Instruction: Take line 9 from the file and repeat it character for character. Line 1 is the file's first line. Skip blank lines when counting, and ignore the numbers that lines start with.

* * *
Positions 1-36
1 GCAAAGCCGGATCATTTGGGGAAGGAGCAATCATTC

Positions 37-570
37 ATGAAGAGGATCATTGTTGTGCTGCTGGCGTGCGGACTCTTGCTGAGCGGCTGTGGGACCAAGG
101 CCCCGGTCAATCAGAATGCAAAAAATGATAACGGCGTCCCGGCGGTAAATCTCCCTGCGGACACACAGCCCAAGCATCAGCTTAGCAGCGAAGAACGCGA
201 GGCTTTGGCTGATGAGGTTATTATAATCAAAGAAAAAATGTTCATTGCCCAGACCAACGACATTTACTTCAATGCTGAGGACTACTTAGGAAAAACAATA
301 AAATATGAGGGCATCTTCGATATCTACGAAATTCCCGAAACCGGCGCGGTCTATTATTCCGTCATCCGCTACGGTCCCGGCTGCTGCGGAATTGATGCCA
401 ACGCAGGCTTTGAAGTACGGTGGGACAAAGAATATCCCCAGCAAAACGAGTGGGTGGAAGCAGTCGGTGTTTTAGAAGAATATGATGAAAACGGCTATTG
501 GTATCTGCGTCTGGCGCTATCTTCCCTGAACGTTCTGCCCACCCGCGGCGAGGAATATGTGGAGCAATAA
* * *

501 GTATCTGCGTCTGGCGCTATCTTCCCTGAACGTTCTGCCCACCCGCGGCGAGGAATATGTGGAGCAATAA